Beyond Finance shares life hacks for managing your credit cards

An Essential List of Hacks for Credit Cards in 2023

Two words that create a sense of dread in the minds of millions of Americans are “credit cards.” At Beyond Finance, we often hear the stories of what happens to people who aren’t sure how to manage their credit cards effectively. That’s when personal debt skyrockets. That’s why we are committing to moving people beyond debt and providing volumes of financial wellness in the process. 

Did you know March is “National Credit Education Month?”

It seems many of us need it because, in 2022, the U.S. hit an all-time high in credit card debt–$930.6 billion. Another study showed that most American households had reached a “boiling point” when using credit cards because of the pain and stress they create. 

But that’s the thing–credit cards don’t do it; we do. You can have a better relationship with your credit cards–we only need to learn how. It takes work. That’s where we start a relationship with thousands of clients nationwide. You can do it, and it’s okay if you need help. 

Bookmark this page and come back to it often. Here are some things about credit cards you may have known but needed a reminder about or never knew. Regardless, making this month mean something for your plastic money is time. 

Here is your list of life hacks for credit cards and other secrets some companies don’t want you to know in 2023. So sit back, breathe easy, and start managing those credit cards.

Once you learn how to manage your credit cards effectively, they will not manage you again.

Fees are negotiable

Yes, really! You may see mysterious “fees” on your credit card statements that reach 18% to 24%. Are you tired of paying them? Are you in good standing with your creditor? If so, call them. The lender could be willing to do the unthinkable, like reduce the interest rate, recommend a lower-priced card among their offerings, or even drop the annual fee. 

Ignore the mail

We have all read the clever marketing junk mail that assures you there is no need to pay more than 3% of your monthly balance. It feels good and allows you to breathe a little, but that’s what creditors and banks want you to think because they make way more money from finance charges the longer you stick around. Pay all you can each month and get on top of that wave of debt.

Not-so-fixed rates

All credit cards are attached to an annual percentage rate or APR. Did you know a creditor or bank doesn’t have to tell you if and when your APR increases? You could miss a payment, and then, before you know it, you’re paying 24% APR instead of the 16% you signed. Sometimes, you could get a 30- or 45-day notice, but only occasionally. Keep an eye on your statements.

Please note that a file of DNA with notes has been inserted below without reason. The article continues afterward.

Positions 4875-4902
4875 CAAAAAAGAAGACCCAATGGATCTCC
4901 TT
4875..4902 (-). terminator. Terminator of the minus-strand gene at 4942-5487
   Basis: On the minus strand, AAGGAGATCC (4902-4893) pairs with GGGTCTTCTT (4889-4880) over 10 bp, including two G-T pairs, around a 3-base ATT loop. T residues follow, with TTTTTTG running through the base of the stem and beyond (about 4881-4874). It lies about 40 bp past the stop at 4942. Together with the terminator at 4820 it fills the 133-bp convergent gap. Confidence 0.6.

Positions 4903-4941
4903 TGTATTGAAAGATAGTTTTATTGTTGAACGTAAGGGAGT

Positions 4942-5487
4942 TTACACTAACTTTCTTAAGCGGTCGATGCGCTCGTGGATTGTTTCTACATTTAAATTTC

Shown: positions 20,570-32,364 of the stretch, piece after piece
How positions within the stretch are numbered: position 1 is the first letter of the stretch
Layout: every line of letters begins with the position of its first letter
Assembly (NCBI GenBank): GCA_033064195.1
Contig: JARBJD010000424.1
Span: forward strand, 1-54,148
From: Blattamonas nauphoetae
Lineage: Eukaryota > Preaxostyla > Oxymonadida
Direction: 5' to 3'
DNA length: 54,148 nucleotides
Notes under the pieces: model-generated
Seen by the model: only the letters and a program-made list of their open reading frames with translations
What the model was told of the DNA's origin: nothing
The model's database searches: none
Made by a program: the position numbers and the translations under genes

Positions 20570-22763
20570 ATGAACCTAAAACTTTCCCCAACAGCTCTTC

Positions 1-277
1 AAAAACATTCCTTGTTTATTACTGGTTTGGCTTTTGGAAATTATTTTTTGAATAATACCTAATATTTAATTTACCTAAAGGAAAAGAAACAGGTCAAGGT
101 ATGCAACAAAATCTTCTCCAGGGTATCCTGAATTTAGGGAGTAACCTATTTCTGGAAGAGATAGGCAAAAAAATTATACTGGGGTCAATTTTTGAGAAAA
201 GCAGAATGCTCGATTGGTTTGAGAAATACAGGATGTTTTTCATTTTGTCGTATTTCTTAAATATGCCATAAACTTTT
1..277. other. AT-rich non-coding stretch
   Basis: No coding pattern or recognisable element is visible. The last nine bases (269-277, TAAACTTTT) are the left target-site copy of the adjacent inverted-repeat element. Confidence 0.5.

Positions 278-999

And not-so-amazing grace

One of the most significant advantages of credit cards over debit cards is the grace period. You don’t have to pay for whatever immediately. A “grace period” goes from the billing cycle past the due date of your bill—those used to be 25 days to give you time to get to another payday. Only many banks and creditors want to reduce that grace period to 21 days or completely eliminate them. Be sure to confirm what your grace period is–or isn’t–on your following statement. 

Two times punishment 

Sometimes, life isn’t fair. That is true in the world of credit cards. We’ve all been there. The holiday rush and you are doling out the credit card without thinking. Then the bills come in, and you realize you overspent your budget (again). So, you miss a payment. What harm could it do? Credit card companies punish you twice for one mistake–a late fee of $35 and a hike in your APR up to 30%. 

A revolving door

If you pay minimum amounts or can’t quite go a month without spending on the credit card, you are known as a “revolver.” This term is from the credit card companies because you always carry a “revolving balance” each month. They’re grateful for you because that debt means interest and finance charges. The more you pay each month, the less they like you. But you’ll enjoy yourself much more, so there’s that. 

30 is the magic number

This mathematical equation with credit card debt is called the “credit utilization ratio.” Essentially, this is the total available credit divided by the total amount of credit you use. Look at the limits of all your credit cards. Let’s say they equal up to $10,000. Now, look at how much you owe on all of them. If that total number is more than $3,000 (in this example), you are over the 30% ratio. Get it down because your FICO score is about to go down too.